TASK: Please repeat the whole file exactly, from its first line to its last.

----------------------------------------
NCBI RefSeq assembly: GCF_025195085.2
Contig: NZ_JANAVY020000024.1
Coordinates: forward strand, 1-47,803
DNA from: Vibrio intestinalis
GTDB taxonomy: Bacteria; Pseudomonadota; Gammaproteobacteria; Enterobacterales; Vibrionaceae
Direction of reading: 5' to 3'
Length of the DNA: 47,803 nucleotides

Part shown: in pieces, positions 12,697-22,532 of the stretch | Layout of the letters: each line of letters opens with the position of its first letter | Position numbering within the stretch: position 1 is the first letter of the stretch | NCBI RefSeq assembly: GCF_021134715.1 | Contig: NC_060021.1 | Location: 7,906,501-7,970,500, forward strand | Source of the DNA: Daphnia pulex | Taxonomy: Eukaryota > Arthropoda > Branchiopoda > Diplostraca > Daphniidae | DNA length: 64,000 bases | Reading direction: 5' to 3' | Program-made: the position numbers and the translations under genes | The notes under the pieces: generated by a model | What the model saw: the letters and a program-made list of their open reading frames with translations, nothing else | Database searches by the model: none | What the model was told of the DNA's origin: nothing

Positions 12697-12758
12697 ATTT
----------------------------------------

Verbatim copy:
NCBI RefSeq assembly: GCF_025195085.2
Contig: NZ_JANAVY020000024.1
Coordinates: forward strand, 1-47,803
DNA from: Vibrio intestinalis
GTDB taxonomy: Bacteria; Pseudomonadota; Gammaproteobacteria; Enterobacterales; Vibrionaceae
Direction of reading: 5' to 3'
Length of the DNA: 47,803 nucleotides

Part shown: in pieces, positions 12,697-22,532 of the stretch | Layout of the letters: each line of letters opens with the position of its first letter | Position numbering within the stretch: position 1 is the first letter of the stretch | NCBI RefSeq assembly: GCF_021134715.1 | Contig: NC_060021.1 | Location: 7,906,501-7,970,500, forward strand | Source of the DNA: Daphnia pulex | Taxonomy: Eukaryota > Arthropoda > Branchiopoda > Diplostraca > Daphniidae | DNA length: 64,000 bases | Reading direction: 5' to 3' | Program-made: the position numbers and the translations under genes | The notes under the pieces: generated by a model | What the model saw: the letters and a program-made list of their open reading frames with translations, nothing else | Database searches by the model: none | What the model was told of the DNA's origin: nothing

Positions 12697-12758
12697 ATTT